“It’s not about being right or wrong.  It’s all about the experience.”

I’ve previously mentioned the above message in posts. But this one simple phrase is what made me detach from all forms of ideology. What I view as existence is going through life experiencing it through the senses. Labels and identities can limit our experiences when we attach to what the identity represents. This was demonstrated by Ayn Rand who was a victim of her own philosophy when she became a cult-like figure. That was bound to happen because of her attachment to her own identity. Still, her philosophy is conducive to a free society where people are free to express themselves as individuals.

“Groups are grammatical fictions; only individuals exist, and each individual is different.” Robert Anton Wilson

Objectivism stands the test of time and should be taught in school, but society today shuns individualism in favor of the collective. We’re turning into the Borg, and I don’t say that to be funny. In order to grow, we must be able to think for ourselves and not be dictated to by bureaucracies and despots.

 There is no absolute knowing in an observable reality. I can only go by experiences as they occur. And since experiences aren’t static, it doesn’t make sense to me to attach to an ideology. Circumstances change, events happen, and opinions shift, especially when we gain knowledge. This is all very positive to me as I’ve been more creative since detaching from all forms of ideology. There’s no belief system within me that I must defend or argue over, so I find I’m more open to differing opinions I would have either tuned out or refused to hear. I could’ve never written Unison with any residual dogma as I held nothing sacred. I see the Spheral Series as my personal evolution. My protagonists tend to evolve to a higher level than me. I suppose that’s my way of challenging myself to keep growing.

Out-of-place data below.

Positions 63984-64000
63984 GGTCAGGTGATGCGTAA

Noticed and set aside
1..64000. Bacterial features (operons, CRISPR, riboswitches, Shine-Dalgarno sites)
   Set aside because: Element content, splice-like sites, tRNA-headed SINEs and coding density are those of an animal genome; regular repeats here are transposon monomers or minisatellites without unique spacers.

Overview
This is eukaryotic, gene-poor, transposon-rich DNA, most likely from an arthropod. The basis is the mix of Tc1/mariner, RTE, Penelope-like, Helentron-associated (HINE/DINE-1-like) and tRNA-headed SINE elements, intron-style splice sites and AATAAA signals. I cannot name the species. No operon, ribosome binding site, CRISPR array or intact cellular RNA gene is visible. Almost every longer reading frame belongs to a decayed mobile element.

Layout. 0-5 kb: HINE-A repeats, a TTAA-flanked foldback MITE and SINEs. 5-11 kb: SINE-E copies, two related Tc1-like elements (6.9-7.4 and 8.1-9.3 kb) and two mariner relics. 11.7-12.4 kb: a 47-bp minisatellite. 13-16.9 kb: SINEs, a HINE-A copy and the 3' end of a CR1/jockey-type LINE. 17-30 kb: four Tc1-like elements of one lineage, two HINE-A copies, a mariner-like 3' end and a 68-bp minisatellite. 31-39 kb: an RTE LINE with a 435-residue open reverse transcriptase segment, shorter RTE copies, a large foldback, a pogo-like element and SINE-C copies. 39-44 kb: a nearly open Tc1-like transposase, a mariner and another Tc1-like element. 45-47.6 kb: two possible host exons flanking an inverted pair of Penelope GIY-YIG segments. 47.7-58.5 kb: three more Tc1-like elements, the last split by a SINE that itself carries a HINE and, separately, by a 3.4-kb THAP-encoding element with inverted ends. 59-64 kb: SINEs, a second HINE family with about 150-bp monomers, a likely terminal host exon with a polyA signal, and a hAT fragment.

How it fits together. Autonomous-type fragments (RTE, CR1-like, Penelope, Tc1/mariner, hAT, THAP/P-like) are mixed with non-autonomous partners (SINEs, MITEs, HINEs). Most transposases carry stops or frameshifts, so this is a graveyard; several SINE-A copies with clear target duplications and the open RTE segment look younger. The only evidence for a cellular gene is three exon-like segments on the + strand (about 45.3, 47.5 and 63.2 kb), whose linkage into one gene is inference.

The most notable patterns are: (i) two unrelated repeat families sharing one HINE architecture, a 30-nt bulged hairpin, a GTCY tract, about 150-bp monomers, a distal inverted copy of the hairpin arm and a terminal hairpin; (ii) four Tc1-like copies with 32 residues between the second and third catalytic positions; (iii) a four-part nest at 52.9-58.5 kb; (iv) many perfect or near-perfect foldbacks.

Tune in next week for my next installment on a subject that’s taking on a life of its own.

Love and light,


Part 1  Part 2  

On Being An Author Of Visionary Fiction

I’ve recently met other visionary authors, and we’ve come together to create the Visionary Fiction Alliance as a means to promote the genre. What I value most about this group is that even though we all have diverse opinions, we get along great. The reason for this is because there is no dogmatism in Visionary Fiction. By letting go of beliefs, we humble ourselves and  recognize there are many roads that lead to the same truth…at least that’s how I see it.

What is my personal philosophy as a visionary author? 

After my kundalini awakening I detached from religion, and accepted I cannot know anything beyond what I’m experiencing, as it’s happening.  My characters tend to have difficulties because of their expectations of an outcome along with inflexible thinking.  Only by exploring and expanding their inner-awareness can they hope to find their way out of the mess they got themselves into.  I deal with this aspect mostly in subtext, but it can definitely be felt in the actions my characters take.

What do I believe in?

All the visions and insights I’ve gained since my awakening have opened my eyes to a myriad of possibilities.  I make no assumptions  or claims as to their meaning. Some people have visions and make pronouncements regarding them, but I see too many possibilities as to what mine can imply. That is why writing fiction is the better option for me.  It gives me the freedom to explore all possibilities.

My personal world view is:

Something exists that is greater than us. It presents itself to those of us who seek it out, and we can connect to it if we so desire. When we are connected to this something, we are at our happiest. If we stray too far, we’re mired in materialism, needless rituals, empty vices and are disconnected from that which makes us whole. This disconnection makes us feel like there’s something missing in our lives when, in fact, what makes us whole is already present in each of us, waiting to be rediscovered.